• You’re new here
  • You’re nearly at the big leagues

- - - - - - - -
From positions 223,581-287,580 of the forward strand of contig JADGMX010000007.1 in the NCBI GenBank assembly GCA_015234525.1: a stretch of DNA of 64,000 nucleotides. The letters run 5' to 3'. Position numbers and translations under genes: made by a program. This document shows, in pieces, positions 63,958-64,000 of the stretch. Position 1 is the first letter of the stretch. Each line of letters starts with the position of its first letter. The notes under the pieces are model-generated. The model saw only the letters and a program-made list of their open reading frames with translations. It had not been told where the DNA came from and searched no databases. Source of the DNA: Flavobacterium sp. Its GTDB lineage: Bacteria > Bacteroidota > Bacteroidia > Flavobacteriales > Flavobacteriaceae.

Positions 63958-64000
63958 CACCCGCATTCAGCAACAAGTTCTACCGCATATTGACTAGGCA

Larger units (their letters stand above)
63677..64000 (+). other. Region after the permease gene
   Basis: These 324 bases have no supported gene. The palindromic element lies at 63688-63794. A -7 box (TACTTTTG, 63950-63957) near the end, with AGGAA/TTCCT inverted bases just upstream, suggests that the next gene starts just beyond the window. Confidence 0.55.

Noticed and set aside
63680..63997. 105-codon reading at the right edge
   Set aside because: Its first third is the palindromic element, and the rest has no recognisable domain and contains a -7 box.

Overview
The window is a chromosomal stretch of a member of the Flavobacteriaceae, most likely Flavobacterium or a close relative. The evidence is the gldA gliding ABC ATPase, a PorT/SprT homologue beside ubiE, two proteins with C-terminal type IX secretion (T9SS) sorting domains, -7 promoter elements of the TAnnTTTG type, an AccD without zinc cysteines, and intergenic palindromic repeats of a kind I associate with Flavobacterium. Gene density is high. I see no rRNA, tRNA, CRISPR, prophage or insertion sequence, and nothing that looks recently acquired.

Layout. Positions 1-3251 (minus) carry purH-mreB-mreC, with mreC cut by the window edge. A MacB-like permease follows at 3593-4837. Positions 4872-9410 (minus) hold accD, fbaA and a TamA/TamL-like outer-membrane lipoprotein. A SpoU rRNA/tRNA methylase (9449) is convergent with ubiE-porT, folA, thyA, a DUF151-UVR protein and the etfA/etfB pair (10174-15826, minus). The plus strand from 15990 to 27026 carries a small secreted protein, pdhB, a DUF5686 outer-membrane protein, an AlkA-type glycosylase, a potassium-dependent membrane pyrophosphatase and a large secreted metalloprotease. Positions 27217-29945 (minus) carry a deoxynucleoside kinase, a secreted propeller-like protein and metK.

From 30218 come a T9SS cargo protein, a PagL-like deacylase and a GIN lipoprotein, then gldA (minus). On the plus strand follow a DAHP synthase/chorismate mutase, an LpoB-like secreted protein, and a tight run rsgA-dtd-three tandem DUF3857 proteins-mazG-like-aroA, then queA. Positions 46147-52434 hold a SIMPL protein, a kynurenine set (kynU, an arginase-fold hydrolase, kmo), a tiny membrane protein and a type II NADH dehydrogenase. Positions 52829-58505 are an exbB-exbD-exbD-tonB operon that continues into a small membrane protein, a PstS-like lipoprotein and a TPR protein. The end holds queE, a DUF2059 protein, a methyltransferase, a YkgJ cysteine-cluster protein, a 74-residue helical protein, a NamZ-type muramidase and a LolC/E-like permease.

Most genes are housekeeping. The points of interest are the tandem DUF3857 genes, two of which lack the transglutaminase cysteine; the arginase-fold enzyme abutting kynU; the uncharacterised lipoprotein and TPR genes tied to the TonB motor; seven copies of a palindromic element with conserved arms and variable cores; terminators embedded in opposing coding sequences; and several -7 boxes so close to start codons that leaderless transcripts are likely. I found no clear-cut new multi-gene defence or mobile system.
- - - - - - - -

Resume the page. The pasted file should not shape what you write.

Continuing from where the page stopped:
So the number 1 reason to go for round 2 instead of round one is the test score. The number 2 reason is something related to your career. Now, I talk a lot about this on this channel. You really don't want to be making decisions for your life based on what the admissions committee thinks. I'm talking about career factors that impact you and what matters to you in your career. So for example, you just got a new job and you need time to develop an experience base in that job before you even know if this is the right year for you to apply or if you want to wait a year and stay in your current job and apply later. Or you are expecting to get a promotion, and it's not just the optics of the promotion that are important, but it's actually the substance of what you'll be doing in that new job that's going to give you a lot more interesting things to talk about in your application and a lot firmer foundation to build your post-MBA career off of. Or you've recently gotten laid off, you're going through a job application process, and you know you're going to get something that you love and again, you want runway to build experience in that role before you can submit your best MBA application. That's the way to think about career as a factor in determining your round choice. Every year we have a few candidates who they're going in their career, things are great, and all of a sudden in February, they realize, crap, this is the year I need to go get an MBA. I'm really ready for it right now. Those people could potentially submit a really compelling application in round 3 because there's a legitimate reason why they're applying late.